January - April 2008 Issue
Leg Pain May Indicate Blocked or Narrowed Arteries
Gary Seabrook, MDMedical College of Wisconsin Vascular Surgeon
Chief, Vascular Surgery
Named one of the “Best Doctors in America®” 2007 by Best Doctors, Inc.
When the blood vessels outside the heart (peripheral arteries) become narrowed or blocked, the condition is called peripheral vascular disease or PVD. This disease is usually caused by a buildup of cholesterol and plaque in the peripheral arteries. Dr. Gary Seabrook discusses the risks associated with PVD and treatment options.
Q. What is peripheral vascular disease (PVD)?The arteries that take oxygen-rich blood from the heart to the arms, legs and other body parts are called the peripheral vessels. When a buildup of plaque and cholesterol in these blood vessels restricts the flow of blood, the condition is called peripheral vascular disease.
Q. Who is at risk for PVD?People at greater risk for PVD include smokers, those with diabetes, and people with high cholesterol, high blood pressure and a family history of vascular disease. Aging is another risk factor, even among people who have no other risk factors for PVD.
Q. What are the signs and symptoms of PVD?The main symptom is leg pain when walking, which is called claudication. This pain typically subsides with rest. The pain is worse when climbing stairs or walking at a faster pace. A symptom of severe PVD is that the leg pain persists, even at rest, or there may be a blister, cut or other wound on the foot or leg that does not heal.
PVD affects the legs far more often than the arms. Arterial blockages in the legs most commonly occur in the iliac arteries (located in the lower abdomen) and the femoral artery (located in the thigh). People with kidney failure or diabetes are at higher risk than the rest of the population for PVD in their legs.
Q. What are the risks associated with having PVD?There is a risk for limb loss if PVD is severe and is not treated. In addition, people with PVD could also have atherosclerosis in other arteries, such as the coronary arteries or the carotid artery that leads to the brain, placing them at risk for heart attack or stroke.
Q. How is PVD diagnosed?To screen for PVD in the legs, we do an ankle-brachial index (ABI) which is a simple blood pressure test. This involves placing a blood pressure monitor at the ankle and the arm while a patient is at rest. The test can also be performed after walking on a treadmill to reproduce painful symptoms associated with walking (claudication). The ABI is calculated by dividing the ankle pressure by the brachial (arm) pressure. An ABI as high as 1.10 is normal; abnormal values are those less than 0.95. Most patients who have pain when walking have ABIs ranging from 0.3 to 0.75.
If a person has leg pain and an abnormal ABI, PVD is diagnosed, and we need to consider treatment options. If someone has other major medical problems, treating PVD may not be a priority.
If treatment is being considered, we frequently recommend a computed tomography (CT) angiogram to look at blood flow in the major blood vessels throughout the body. A contrast dye is given intravenously to the patient, and CT produces detailed 3-D images of the vessels. This test provides a high resolution road map of the arteries. Another test called a duplex ultrasound may be done to determine the location and the degree of arterial blockage.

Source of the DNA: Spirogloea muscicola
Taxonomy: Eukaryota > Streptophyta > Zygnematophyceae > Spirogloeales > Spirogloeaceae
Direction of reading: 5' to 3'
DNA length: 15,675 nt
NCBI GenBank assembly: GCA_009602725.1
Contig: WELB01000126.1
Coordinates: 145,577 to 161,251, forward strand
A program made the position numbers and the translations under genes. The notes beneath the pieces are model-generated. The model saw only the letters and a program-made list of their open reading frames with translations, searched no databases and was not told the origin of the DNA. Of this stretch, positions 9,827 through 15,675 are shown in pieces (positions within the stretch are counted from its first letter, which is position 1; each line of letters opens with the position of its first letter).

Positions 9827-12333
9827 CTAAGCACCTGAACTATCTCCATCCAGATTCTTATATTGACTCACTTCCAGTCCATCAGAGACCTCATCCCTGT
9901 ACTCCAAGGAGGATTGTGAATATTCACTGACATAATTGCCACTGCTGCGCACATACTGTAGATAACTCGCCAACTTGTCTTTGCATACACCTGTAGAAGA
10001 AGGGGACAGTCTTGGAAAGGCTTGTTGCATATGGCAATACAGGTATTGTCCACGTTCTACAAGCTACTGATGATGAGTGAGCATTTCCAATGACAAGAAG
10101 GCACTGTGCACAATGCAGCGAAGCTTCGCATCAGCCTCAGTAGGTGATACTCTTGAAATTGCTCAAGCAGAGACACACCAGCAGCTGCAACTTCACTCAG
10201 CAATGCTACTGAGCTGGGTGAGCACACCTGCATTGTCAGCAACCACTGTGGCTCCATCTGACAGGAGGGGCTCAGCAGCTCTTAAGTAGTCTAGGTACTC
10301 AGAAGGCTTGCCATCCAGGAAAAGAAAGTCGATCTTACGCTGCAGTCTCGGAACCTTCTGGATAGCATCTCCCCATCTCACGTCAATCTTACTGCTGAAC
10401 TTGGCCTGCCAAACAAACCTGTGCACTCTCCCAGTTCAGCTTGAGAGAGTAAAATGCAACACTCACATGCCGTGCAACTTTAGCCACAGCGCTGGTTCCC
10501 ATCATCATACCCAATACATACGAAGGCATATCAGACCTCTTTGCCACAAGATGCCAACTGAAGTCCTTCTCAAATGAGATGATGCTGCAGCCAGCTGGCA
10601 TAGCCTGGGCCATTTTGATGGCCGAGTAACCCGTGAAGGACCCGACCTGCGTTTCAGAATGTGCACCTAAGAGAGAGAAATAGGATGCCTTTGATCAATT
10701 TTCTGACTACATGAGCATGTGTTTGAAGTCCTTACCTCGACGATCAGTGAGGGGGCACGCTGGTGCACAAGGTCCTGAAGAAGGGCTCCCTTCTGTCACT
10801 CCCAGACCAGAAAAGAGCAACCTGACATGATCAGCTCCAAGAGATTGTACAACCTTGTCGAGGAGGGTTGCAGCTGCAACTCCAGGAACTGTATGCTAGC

Q. What treatment options are available for PVD?Froedtert & the Medical College of Wisconsin have the expertise of vascular surgeons and interventional radiologists to offer the full range of treatments for PVD. If the disease is considered treatable, a number of procedures may be considered. Different risks are associated with treating different levels of disease, and we compare the risk and benefits of various treatments for each patient to provide the most appropriate therapy.
For some patients, medication and exercise may be the only therapy needed. That’s because of a process called collateralization, in which smaller arteries enlarge to create a bypass around a blocked major artery, providing an alternate pathway for blood to flow. It’s like when the freeway is clogged with traffic, motorists take the side streets. Exercise can help to stimulate the growth of the smaller arteries. This may be considered the best long-term solution for PVD.
Another treatment option is a minimally invasive procedure that uses a balloon catheter and a stent to prop open a blocked artery. Stents have a particularly good track record for treating PVD in the iliac arteries.
If medication, exercise and stents are not appropriate for a particular patient, a third option is a surgical procedure. The operation may involve removing a vein from the leg and using it to replace the blocked artery. If a suitable vein is not available, a synthetic vessel may be used.
Q. What are the short- and long-term outcomes for people treated for PVD?Patients who have a bypass graft with their own veins can expect a long-term (5-year) patency, which refers to the artery remaining open or unblocked, greater than 85 percent. Patients who receive a synthetic artery may have a patency of 40 percent to 70 percent.
Patients who receive an iliac artery stent can expect a long-term patency of 95 percent or higher, while femoral artery stents have not proven to have such a good track record.
Q. Can I minimize my risk for getting PVD?The risk factors for PVD are the same as those for heart disease. To reduce the risk of PVD, people should not smoke, and they should control their cholesterol, blood pressure and weight.
Source: Every Day
Date: Jan - April 2008 Issue